About the implementation of backward?

I am curious about the implementation of backward in PyTorch.

As far as I know, every forward function object generated will have a corresponding backward function object. What I am confused about is the order of execution those backward function object.

Start from the code loss.backward(), we need to traverse the computation graph in a order that a backward function can’t be executed until all of it’s input have been generated. The problem is how to determine the order in a efficient way, I search online, however maybe because of suboptimal key word, I can’t get a pleasing answer.

I think the following two method can solve the question, but I want to know about the Pytorch inplementation:

  1. stack based solution. Suppose variable a rely on b, then a can’t backward until all of the variables that b rely on have done the backward. This obviously can be solved recursively. However, when the computation graph is huge and complex, will it cause stack overflow ?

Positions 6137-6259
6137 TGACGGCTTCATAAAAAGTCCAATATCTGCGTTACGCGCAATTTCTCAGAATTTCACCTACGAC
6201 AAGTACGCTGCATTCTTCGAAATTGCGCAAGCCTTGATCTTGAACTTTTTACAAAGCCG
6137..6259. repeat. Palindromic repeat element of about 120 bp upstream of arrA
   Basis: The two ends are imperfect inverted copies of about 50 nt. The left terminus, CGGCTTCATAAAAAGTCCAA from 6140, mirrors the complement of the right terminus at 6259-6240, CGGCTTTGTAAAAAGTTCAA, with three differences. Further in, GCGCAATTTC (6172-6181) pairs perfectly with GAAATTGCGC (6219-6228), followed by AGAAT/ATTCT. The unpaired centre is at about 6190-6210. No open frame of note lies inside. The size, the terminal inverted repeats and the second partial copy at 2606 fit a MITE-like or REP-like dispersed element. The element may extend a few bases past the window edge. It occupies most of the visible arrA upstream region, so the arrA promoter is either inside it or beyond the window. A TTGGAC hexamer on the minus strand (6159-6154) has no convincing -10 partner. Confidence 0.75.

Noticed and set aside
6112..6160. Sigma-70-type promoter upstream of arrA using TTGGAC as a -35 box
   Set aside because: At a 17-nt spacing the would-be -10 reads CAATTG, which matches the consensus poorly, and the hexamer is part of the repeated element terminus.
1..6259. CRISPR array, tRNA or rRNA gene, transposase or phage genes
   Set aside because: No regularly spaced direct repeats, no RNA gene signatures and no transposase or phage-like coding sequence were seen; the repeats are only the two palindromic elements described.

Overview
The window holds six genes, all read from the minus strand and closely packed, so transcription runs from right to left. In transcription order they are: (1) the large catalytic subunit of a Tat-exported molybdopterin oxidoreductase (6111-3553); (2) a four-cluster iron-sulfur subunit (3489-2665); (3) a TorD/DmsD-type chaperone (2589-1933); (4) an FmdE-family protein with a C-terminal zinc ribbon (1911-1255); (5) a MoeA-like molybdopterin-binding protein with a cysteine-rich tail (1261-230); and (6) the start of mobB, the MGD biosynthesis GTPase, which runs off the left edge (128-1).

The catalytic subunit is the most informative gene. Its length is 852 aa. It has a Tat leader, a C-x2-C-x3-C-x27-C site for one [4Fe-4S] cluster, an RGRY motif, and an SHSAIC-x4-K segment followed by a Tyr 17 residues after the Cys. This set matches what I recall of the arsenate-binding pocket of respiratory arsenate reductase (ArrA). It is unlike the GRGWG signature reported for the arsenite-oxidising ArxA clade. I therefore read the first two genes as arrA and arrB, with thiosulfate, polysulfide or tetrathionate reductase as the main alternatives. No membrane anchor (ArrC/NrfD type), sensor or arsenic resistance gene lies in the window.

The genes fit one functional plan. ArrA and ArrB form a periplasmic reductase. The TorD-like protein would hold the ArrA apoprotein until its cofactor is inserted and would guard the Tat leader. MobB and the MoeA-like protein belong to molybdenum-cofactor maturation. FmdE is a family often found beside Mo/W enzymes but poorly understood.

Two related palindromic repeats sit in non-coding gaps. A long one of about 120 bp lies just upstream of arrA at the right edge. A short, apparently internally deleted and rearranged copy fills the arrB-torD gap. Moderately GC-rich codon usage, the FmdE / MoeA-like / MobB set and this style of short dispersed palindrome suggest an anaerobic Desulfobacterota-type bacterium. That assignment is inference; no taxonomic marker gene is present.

2. counter based solution. I think we can determine the order of backward by the order of forward as these two procedure can be symmetric. Therefore, one can assign a counter to every forward function object based on the order of execution. When the code loss.backward() comes, he can do the backward based on the inverse order of counter. I think this solution maybe more memory efficient… However, it is based on the assumption that the computation flow is sequential, which may hinder the parallel execution of some irrelevent forward and backward function…

Now, can anyone tell me something about PyTorch’s solution ? Thank you !

1 Like

PyTorch’s current traversal order is exactly as 2, but prioritizes accumulating gradients step over all other steps.

Great question and thoughts :smiley:

Thanks for fixing this puzzle. :smiley: